May 26, 2022

A former sub-postmaster has described how his life was ruined when he was wrongly sent to jail during the post office scandal.

Harjinder Botoy was convicted of stealing more than £ 200,000 due to computer problems.


Harjinder Batua, 45, said his ‘life was ruined’ when he was wrongly convicted of stealing cash.Credit: Dan Charity.

The 45-year-old man ran the Sutton-in-Ashfield post office with his wife in Ashfield, Notice, until he was arrested, charged and then sentenced in 2008 to three years in prison for “stealing” 8 208,000. Sent to three months in jail.

Mr Buttouy said he was “absolutely outraged” when the verdict was handed down, adding: “I was not prepared for it.

Mr. Botoy was involved in more than 700 subpomasters and subpostresses (SPMs) between 2000 and 2014 – based on false information from the Horizon IT system, which was installed and maintained by Fujitsu.

In December 2019, a High Court judge ruled that Horizon had “bugs, errors and omissions” and that there was a “material risk” that the Post Office branch accounts had been reduced due to the system.

The High Court had in April last year quashed Mr Batwai’s sentence, along with 38 other former postmasters.

Speaking earlier in the day, investigating the scandal, Mr Bowie said his family had been “devastated” by the false sentencing.

He said that between 2004 and 2007, his branch had no problem passing the post office audit – and even a week before his arrest, the audit was signed without any problems.

But on April 24, 2007, he was taken into police custody after an audit found £ 208,000 missing from his branch.

Mr Bowie said he felt “shocked”, “confused” and “embarrassed” because customers had seen him being held by CID officers.

In September 2008, he faced trial in Nottingham Crown Court, where he maintained his position

Innocent and questioned whether Horizon’s information was accurate – but the Post Office insisted it was “100 percent strong.”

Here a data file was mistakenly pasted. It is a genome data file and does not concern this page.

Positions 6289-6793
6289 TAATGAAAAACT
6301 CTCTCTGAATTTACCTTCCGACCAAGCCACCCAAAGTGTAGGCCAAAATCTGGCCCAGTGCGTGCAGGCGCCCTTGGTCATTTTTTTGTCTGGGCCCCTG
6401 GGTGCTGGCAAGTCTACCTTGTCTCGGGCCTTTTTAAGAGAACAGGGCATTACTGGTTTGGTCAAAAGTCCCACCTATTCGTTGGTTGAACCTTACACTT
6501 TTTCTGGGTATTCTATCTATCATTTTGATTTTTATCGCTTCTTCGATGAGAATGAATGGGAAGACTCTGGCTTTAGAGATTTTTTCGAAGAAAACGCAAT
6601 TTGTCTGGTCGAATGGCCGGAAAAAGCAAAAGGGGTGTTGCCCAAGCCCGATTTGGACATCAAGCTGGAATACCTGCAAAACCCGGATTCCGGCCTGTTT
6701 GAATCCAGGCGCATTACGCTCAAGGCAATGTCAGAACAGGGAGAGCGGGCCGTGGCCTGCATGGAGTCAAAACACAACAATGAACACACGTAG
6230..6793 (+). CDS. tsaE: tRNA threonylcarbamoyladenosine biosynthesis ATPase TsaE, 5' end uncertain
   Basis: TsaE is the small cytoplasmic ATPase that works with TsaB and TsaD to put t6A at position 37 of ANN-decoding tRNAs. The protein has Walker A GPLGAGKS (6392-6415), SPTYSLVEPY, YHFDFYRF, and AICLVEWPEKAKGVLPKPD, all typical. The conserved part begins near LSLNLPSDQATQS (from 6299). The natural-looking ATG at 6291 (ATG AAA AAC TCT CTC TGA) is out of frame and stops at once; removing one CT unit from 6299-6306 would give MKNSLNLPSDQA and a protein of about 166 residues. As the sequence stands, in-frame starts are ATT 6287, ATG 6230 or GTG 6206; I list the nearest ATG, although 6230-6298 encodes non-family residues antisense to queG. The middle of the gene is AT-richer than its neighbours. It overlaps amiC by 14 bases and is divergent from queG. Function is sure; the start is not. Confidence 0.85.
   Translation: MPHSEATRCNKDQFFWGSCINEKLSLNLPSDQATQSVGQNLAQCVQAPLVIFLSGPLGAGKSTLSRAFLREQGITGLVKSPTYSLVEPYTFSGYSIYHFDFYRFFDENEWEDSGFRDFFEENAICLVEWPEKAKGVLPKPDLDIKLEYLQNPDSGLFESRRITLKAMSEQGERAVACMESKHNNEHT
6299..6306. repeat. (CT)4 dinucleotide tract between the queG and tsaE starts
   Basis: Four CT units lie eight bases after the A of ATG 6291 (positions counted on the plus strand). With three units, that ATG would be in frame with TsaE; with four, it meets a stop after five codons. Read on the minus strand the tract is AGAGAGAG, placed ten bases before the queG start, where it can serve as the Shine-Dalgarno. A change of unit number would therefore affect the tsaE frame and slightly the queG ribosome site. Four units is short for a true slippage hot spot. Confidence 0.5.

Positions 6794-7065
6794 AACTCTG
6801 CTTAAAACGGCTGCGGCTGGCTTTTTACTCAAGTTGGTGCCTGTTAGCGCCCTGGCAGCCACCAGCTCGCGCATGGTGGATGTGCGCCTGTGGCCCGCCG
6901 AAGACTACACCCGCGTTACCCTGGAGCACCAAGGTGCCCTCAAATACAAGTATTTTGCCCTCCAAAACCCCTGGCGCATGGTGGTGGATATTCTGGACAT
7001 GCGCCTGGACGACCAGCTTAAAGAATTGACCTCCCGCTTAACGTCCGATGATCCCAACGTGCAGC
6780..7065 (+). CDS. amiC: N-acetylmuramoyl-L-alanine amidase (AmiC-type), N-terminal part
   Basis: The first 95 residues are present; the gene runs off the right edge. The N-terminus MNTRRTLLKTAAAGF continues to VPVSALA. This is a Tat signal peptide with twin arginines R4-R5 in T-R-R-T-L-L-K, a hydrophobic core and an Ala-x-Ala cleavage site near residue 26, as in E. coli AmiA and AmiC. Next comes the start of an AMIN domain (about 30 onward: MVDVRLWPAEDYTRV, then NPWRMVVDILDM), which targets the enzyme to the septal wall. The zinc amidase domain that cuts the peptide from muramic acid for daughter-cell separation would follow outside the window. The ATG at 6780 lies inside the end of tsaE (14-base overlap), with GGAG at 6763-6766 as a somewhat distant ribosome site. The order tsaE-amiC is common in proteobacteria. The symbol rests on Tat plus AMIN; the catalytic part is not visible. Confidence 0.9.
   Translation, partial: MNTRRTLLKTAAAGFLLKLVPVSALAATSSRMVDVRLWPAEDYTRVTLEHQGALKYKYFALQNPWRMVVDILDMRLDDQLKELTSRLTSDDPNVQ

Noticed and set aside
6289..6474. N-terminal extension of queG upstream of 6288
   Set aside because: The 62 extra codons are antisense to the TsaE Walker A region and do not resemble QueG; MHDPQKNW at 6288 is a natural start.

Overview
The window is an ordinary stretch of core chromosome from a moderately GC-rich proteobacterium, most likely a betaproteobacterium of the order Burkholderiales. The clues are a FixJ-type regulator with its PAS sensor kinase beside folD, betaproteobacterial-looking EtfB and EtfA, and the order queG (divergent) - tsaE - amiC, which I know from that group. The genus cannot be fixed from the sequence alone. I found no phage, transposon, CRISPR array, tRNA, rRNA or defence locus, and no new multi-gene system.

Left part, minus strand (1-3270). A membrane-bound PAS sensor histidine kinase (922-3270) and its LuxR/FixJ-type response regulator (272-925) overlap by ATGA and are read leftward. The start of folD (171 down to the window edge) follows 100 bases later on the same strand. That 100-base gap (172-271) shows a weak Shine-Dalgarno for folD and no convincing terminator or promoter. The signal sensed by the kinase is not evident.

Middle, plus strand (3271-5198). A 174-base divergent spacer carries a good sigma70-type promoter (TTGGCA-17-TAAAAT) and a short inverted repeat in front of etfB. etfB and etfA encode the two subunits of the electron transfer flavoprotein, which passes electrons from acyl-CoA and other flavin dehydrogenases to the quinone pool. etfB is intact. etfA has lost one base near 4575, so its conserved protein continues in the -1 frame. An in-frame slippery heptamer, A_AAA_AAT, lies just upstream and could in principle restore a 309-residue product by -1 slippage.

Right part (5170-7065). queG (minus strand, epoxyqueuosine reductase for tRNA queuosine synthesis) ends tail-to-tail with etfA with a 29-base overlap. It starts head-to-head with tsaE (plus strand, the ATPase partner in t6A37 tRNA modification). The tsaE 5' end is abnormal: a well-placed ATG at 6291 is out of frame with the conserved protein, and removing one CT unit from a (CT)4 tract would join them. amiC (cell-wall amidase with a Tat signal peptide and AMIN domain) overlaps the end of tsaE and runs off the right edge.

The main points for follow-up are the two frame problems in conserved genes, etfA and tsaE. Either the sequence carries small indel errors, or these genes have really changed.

He was sentenced to three years and three months in prison – which was considered the largest.

Sentences in Horizon cases – and 60,000 confiscated.

Mr Batoway described his “terrible” ordeal in prison, where he lost more than six stones and was “under daily pressure”.

“I kept thinking about how I got here. I’m just thinking about my family,” he said.

The 45-year-old said it was “terrible” for his wife and three children, who had to move to Chesterfield with their parents after the business closed.

“It was the same for them as it was for me – we were all devastated,” he said. Mr Batowe said he stopped filing for bankruptcy because he was struggling to get 60,000 back.

“Everything is broken for me. I no longer have confidence in myself,” he said.

He added: “I had a really good reputation in public and then I lost it with just one click.”

What he wants from the post office now is: “I want someone to go to jail.”

The inquiry, which is expected to continue for the rest of this year, is examining whether the Post Office was aware of the flaws in the IT system and will also ask how the staff was found guilty. ۔

Inquiry lawyer Jason Beer QC said in his opening remarks that the trial of the victims could be called “the worst breach of justice in recent British legal history”.

Mr. Botoy was the owner of the branch with his wife, Balbunder.


Mr. Botoy was the owner of the branch with his wife, Balbunder.Credit: Dan Charity.

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